VCA Everett Animal Hospital and Everett Board of Health Holds Annual Rabies Clinic

The VCA Everett Animal Hospital on Chelsea Street and the Everett Board of Health held their annual rabies clinic for dogs and cats on Friday evening after hours from 6-7 PM. Approximately fifty people showed up so their pets could receive the vaccine at a discount. The rabies vaccine is a law mandated shot required for dogs and cats and it is the pet owner’s responsibility to make sure their pet’s vaccines are kept up to date. A common misconception many people have is believing if their pet does not go outdoors, the vaccination isn’t necessary, but the truth of the matter is the benefits of the vaccine outweigh the risk of not getting it.

Dr. Shannon Lightbody, one of the veterinarians administering the vaccinations at the clinic, said, “People think if their pet doesn’t go outside they’re at low risk,” which isn’t necessarily true, as animals can escape their homes or even come in contact with wild animals that may be near their property which carry the disease. She added that since the disease can even be transferred to people through their pets, “it is not something to be fooled around with,” and getting your pet vaccinated is the safest bet for pets and their owners.

Pet owners who are aware of the importance either get the vaccine during their animal’s regular routine vet visit or show up at the clinic to keep their pet protected. Brad Spinosa shows up each year with his dog Luna to take advantage of the clinic and get his pup up to date on her shot explaining that it’s great that Everett offers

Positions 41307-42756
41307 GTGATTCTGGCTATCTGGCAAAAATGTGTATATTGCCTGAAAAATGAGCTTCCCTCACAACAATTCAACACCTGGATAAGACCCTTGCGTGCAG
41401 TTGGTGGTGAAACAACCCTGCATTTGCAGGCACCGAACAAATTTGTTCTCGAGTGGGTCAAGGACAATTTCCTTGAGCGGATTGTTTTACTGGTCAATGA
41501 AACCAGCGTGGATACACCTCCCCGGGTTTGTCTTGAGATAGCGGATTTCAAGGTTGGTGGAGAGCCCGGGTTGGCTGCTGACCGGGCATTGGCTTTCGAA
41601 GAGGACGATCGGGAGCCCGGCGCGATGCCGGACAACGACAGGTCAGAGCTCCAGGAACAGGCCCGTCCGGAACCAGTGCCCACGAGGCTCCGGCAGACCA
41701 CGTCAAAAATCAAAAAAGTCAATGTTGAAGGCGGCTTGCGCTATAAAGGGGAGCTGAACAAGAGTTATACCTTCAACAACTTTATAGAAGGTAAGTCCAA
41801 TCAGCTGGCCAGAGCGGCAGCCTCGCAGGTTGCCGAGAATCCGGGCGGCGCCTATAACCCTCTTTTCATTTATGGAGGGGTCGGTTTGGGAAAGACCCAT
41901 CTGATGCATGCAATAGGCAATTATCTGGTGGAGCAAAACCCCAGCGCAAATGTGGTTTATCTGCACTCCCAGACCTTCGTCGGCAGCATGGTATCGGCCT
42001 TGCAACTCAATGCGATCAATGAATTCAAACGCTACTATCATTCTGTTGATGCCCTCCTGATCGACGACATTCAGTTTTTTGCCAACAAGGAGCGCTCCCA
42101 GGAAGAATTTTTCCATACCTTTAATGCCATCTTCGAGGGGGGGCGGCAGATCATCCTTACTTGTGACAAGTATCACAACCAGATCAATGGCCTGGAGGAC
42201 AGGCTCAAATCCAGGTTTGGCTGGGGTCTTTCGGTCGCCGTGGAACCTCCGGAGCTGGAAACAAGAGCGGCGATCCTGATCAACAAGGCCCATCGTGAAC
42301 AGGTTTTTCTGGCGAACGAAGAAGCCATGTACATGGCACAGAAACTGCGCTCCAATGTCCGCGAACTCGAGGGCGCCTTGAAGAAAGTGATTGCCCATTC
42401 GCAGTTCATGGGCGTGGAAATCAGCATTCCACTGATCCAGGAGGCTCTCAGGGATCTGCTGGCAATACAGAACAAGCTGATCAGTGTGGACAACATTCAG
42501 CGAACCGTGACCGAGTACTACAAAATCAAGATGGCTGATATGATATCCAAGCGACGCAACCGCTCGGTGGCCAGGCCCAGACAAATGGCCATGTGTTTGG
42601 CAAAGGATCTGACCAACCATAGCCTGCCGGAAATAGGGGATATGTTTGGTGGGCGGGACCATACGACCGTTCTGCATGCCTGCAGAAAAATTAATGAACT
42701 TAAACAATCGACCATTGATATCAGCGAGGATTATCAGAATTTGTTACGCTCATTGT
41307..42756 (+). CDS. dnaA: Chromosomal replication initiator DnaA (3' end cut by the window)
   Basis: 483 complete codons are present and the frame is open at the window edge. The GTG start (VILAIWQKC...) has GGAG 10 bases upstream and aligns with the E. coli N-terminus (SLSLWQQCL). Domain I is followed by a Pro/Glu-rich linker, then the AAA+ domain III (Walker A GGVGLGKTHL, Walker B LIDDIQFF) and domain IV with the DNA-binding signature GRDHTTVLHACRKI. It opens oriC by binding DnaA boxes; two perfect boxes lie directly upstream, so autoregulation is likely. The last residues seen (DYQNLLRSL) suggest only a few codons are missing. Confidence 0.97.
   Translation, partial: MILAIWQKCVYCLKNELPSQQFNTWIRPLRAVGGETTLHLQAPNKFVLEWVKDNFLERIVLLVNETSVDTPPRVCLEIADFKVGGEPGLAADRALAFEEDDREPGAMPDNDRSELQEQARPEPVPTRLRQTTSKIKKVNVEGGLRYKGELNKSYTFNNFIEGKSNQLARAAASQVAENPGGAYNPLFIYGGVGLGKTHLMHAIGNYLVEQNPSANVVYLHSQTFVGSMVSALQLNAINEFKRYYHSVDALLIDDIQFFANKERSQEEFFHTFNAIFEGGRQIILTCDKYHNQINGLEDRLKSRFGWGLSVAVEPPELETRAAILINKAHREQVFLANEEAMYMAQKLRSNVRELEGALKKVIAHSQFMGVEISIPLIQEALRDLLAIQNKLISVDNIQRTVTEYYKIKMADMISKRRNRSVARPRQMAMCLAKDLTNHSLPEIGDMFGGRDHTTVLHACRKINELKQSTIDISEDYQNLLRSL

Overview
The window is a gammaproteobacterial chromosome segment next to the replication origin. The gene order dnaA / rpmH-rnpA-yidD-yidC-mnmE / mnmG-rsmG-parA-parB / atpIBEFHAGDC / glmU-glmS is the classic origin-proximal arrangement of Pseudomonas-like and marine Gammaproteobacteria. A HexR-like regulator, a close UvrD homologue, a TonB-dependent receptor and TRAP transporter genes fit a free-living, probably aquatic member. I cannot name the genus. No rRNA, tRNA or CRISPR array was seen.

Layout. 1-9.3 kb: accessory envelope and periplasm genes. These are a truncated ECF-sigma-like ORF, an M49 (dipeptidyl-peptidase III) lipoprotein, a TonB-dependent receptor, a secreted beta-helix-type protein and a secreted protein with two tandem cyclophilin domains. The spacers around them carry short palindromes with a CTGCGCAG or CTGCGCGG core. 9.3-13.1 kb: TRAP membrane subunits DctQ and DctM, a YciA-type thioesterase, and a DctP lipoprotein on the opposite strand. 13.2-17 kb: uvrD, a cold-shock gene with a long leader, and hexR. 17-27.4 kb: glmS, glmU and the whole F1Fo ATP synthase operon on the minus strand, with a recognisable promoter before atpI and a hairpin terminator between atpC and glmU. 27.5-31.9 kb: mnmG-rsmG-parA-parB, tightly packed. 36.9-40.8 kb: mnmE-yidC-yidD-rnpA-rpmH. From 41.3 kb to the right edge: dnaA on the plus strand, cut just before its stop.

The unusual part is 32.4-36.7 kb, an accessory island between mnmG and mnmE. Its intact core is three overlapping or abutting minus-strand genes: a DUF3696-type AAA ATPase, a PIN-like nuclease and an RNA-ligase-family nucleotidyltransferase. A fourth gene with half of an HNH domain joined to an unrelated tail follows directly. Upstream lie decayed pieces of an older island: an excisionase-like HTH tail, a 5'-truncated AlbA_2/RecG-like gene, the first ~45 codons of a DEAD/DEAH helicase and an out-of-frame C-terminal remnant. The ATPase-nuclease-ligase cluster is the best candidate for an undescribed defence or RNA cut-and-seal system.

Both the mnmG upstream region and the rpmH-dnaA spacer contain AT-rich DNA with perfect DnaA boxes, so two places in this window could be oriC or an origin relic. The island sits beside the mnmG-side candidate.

Courtney Donahue holds her dog Pixxiel before he receives his rabies vaccine  

Courtney Donahue holds her dog Pixxiel before he receives his rabies vaccine

this clinic to its residents.

Courtney Donahue, who came with her dog, in addition to all four of her cats, provided further insight as to why the vaccine is so important. Although her pets are kept indoors, if any of them ever accidentally got out she could be rest assured they would be protected from wild animals that could be a threat to them. “If they ever got out, they’d be protected from other animals who may be carrying rabies.” Dr. Shannon Lightbody shared that the rabies disease is prominent in wild animals in the area, and each year tests show an increase of it being spread.

While the opportunity to attend the clinic may have passed, pet owners should still be responsible in getting their pets vaccinated during their pet’s annual physical. Not only is it required by law, but it keeps the people and pets in your family protected from the fatal disease.

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